Jodalys Herrera ’23 admired Monét’s effortless moves and energy: “I loved Victoria’s dancing paired with her lovely vocals. Her Stanford-themed outfits were the cherry on top.” 

Three black women stand facing away from the camera, posing with their hips to one side. Victoria Monét, in the center, has her head turned toward the audience and a microphone to her mouth. The three wear custom Stanford cheerleading outfits.
Victoria Monét (above, center) gestures alongside her backup dancers. The three performed elaborate choreography while Monét sung her greatest hits and collaborations. (Photo: ANANYA NAVALE/The Stanford Daily)

Of course, the evening would be incomplete without Aminé’s 2016 sleeper hit, “Caroline,” which peaked at no. 11 on Billboard’s Hot 100 in the same year. After Aminé led the audience through an a cappella rendition of the song, the backing track was cranked up and he launched into round two, strategically stopping and beckoning the audience members to fill in.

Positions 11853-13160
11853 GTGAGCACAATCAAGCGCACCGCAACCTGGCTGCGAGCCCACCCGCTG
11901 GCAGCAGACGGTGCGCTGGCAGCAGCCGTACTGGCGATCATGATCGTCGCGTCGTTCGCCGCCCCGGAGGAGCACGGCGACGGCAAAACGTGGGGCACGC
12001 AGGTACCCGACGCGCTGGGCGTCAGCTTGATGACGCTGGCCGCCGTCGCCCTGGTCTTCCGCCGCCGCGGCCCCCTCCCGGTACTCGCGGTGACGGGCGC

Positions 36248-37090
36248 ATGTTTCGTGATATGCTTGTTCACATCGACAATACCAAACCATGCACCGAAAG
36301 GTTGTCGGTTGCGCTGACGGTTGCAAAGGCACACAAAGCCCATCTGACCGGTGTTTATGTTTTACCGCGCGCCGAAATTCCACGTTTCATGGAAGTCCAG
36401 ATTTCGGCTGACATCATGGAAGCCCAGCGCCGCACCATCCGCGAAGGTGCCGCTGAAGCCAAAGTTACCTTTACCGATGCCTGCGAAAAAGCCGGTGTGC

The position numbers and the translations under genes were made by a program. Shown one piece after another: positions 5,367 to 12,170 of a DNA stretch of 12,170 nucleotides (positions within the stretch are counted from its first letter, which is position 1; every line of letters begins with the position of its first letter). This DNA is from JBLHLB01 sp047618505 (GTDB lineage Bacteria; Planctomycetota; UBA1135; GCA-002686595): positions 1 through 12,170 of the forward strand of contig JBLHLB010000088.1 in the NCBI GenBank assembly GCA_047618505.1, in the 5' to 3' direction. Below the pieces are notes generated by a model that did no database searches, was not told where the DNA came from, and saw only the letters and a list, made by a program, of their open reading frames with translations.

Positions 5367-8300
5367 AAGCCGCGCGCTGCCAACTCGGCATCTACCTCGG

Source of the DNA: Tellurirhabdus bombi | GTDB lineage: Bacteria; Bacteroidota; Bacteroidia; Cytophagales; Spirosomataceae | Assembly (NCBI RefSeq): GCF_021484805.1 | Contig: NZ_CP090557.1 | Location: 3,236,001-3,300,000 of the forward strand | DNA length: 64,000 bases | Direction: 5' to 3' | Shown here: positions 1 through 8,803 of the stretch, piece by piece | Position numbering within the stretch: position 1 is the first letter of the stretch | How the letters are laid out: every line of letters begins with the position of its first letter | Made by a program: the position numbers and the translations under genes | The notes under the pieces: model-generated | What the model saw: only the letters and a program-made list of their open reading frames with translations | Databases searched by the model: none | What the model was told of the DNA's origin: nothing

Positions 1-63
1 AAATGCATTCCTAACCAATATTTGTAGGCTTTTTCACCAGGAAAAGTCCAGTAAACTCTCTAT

For me, the highlight of any concert is seeing the energy generated by impulsive interactions between the artist and audience; in this regard, Aminé did not disappoint. Concert-goers shouted the words with impeccable ease, harkening all the way back to the chiller vibes of high school summers for many Stanford students in attendance. I assumed that “Caroline” was the final song, but was thrilled to hear the beat drop for an electrifying performance of “REEL IT IN,” the most streamed song of Aminé’s sophomore album “ONEPOINTFIVE.”